It gets more interesting, though, as one side of the firm gets more powerful than the other. Remember how Goldman’s investment bankers sort-of advised El Paso on its sale to Kinder Morgan, while Goldman’s private equity arm owned a big stake in Kinder Morgan, and then Goldman got all sorts of sued for those conflicts of interest and ended up giving up its $20mm M&A fee? I am more sympathetic to Goldman’s El Paso banking team than are some commentators, but I enjoyed Ronald Barusch’s column a while back basically saying “boo hoo, Goldman lost its $20 million dollar fee over its conflicts of interest, but it made like $200mm on the private equity investment that created those conflicts.”
Regardless of what actually happened, you can sympathize with those who saw a conflict, no? Imagine the next deal, where Lloyd and Harvey sit down with the target’s M&A banker and the guy with the massive prop investment in the buyer and say “okay, what are we doing here? Giving objective advice or getting this sucker sold as quickly and cheaply as possible?” And you can imagine how the guy looking to make a $200mm prop profit talks a bit louder than the guy looking to make a $20mm M&A fee.
Especially if he’s always out-earning the M&A guy. Morgan Stanley’s not directly losing money on Facebook because its mutual funds lost value – they’re mutual funds, they don’t pay performance fees – but of course performance -> assets -> revenues. In Morgan Stanley’s case, half of the revenues. We talked the other day about how Morgan Stanley is now half asset manager, with sales and trading accounting for 39% of revenues (down from 48% in 2007) and investment banking a piddly 11%.
If Fidelity ever underwrites an IPO you can bet it gets done at a price that Fidelity’s mutual funds are 100% comfortable with, no matter how miserable that makes the issuer. It won’t, of course – Fidelity has no investment banking operation – but, hey, neither does 89% of Morgan Stanley.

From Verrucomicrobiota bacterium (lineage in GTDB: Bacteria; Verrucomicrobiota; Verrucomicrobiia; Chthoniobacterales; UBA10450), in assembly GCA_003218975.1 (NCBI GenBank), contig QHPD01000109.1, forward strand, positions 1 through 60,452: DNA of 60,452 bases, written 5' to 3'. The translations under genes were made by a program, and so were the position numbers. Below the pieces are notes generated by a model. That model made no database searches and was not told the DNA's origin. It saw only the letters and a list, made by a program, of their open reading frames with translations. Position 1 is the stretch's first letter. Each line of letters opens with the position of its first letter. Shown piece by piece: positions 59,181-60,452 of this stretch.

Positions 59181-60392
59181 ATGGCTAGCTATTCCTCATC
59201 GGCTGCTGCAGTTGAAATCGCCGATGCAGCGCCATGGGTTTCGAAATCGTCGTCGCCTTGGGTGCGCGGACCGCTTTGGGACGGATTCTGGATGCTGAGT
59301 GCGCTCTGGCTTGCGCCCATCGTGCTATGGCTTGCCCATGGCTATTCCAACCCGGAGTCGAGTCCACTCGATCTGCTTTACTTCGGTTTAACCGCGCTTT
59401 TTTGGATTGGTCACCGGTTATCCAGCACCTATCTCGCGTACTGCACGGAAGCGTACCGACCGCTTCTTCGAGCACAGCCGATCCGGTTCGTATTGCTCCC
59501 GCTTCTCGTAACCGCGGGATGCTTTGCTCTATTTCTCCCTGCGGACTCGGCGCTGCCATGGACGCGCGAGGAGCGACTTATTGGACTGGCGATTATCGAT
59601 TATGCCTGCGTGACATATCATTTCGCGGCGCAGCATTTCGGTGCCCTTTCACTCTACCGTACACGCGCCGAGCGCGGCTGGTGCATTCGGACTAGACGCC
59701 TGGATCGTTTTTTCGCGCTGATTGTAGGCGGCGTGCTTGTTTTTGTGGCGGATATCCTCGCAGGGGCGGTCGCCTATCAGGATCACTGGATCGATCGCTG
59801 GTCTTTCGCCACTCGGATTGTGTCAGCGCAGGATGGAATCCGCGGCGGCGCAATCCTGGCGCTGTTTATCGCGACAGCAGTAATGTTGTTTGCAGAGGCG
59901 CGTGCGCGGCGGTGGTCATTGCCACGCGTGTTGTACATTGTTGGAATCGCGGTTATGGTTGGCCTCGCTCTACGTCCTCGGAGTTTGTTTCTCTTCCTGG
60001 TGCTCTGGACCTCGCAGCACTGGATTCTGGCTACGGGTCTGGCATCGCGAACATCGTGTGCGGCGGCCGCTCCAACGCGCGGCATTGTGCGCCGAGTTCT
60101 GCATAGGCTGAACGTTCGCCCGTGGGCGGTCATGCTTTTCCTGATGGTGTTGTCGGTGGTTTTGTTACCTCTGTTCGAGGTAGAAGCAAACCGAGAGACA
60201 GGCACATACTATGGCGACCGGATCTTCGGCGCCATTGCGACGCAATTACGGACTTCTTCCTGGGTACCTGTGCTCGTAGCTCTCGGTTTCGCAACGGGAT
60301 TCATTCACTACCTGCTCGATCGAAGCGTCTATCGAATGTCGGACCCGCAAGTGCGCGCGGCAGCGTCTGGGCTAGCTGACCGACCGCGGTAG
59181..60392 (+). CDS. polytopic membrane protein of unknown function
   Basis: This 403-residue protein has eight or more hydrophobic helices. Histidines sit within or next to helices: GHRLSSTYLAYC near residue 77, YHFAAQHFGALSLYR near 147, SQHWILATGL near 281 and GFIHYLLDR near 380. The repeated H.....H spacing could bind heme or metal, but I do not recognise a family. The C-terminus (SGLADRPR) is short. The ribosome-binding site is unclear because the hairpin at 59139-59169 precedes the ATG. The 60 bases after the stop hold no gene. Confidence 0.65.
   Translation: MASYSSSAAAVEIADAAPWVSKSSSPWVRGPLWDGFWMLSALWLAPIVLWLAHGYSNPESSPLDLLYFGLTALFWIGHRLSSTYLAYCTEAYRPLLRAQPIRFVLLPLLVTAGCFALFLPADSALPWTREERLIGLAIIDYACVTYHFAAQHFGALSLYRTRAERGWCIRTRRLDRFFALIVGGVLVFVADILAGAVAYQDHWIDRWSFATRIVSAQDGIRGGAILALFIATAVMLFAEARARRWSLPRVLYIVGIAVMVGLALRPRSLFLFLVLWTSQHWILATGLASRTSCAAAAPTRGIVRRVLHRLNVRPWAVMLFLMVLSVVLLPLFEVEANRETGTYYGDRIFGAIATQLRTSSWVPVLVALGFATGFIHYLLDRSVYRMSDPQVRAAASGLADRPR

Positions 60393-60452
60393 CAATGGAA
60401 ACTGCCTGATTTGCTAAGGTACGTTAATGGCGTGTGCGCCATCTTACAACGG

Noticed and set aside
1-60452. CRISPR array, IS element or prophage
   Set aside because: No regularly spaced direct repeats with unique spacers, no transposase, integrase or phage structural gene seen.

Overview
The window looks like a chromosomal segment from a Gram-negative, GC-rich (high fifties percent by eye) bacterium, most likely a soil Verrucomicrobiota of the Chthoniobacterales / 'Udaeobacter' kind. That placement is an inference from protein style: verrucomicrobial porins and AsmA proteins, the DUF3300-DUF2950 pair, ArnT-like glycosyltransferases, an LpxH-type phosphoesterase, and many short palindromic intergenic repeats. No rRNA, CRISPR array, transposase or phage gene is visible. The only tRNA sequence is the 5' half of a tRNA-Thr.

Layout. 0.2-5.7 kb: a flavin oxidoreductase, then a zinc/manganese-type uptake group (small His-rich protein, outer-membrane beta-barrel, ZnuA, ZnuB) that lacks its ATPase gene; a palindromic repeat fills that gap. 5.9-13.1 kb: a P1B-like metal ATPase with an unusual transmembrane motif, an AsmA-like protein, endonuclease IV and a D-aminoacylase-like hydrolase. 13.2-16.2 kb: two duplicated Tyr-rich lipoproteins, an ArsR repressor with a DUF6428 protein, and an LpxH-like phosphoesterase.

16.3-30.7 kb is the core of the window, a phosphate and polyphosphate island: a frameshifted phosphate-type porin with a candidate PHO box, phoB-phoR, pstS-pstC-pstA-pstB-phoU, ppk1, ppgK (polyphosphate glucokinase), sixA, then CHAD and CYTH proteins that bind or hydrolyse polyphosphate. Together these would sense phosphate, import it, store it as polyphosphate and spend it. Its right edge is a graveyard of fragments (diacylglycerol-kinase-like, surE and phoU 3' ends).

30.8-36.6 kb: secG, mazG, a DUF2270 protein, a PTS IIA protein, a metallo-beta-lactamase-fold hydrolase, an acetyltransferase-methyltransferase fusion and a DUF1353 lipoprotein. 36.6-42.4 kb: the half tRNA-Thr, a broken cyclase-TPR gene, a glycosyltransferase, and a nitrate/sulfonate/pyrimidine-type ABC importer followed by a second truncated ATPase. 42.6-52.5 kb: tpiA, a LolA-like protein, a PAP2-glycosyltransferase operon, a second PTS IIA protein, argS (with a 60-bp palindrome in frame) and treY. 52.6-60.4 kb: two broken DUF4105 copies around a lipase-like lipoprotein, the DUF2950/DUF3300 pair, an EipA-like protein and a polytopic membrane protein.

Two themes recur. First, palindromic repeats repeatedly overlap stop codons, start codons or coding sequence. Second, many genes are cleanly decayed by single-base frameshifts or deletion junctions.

Many clients really believe – possibly beyond what the evidence supports – that different banks have different characters in underwriting deals, based on what class of clients they really care about in their heart of hearts. One reason these beliefs are non-evidence-based is that you can easily spin the argument either way: JPMorgan, which makes so much of its revenue off corporate clients, might push hard to get the best possible market terms for those corporate clients – or alternatively it might know that those corporate clients are sort of captive to its lending businesses, and so get pretty lazy when marketing their securities to investors. Morgan Stanley, having so much of its identity bound up with a retail franchise, might advocate its those retail investors and try to get them the best price – or alternatively it might think that retail investors are suckers and so market its banking services to corporates with the pitch of “we can stuff a lot of shares into price-insensitive retail hands.”
One way to imagine an old-school investment bank is that it should sit exactly on the knife’s edge of that dilemma, needing to please corporate clients so it can source deals and investing clients so it can sell them. As the modern world moves ever further from that pure investment banking model, though, and as investment banking revenue accounts for a smaller share of the pie at a lot of the big banks, there’s less reason to expect them to strike that balance impartially. Which means that smart clients might want to get to work on figuring out where their underwriters’ hearts really lie.
1. Related, perhaps, is the fact that there are actually legal restrictions on MSIM’s ability to buy from affiliated sellers. So Fidelity can credibly promise never to pay MS a commission again, but MSIM can’t, because it can’t really pay them in the first place. So, screw ‘em, right?
2. Though the fault in this case is mitigated by the fact that (1) everyone (especially MSIM, which already was invested) knew the company so it’s hard to blame the IPO underwriting for your loss and (2) the price drop has been so catastrophic that it’s hard to blame the IPO pricing for your losses.
4. It’s not totally clear which theory the Facebook IPO supports; pure hindsight would suggest the latter – PRICE WENT DOWN! – but of course this isn’t a story of dumb retail, it’s a story of smart but internal mutual fund money.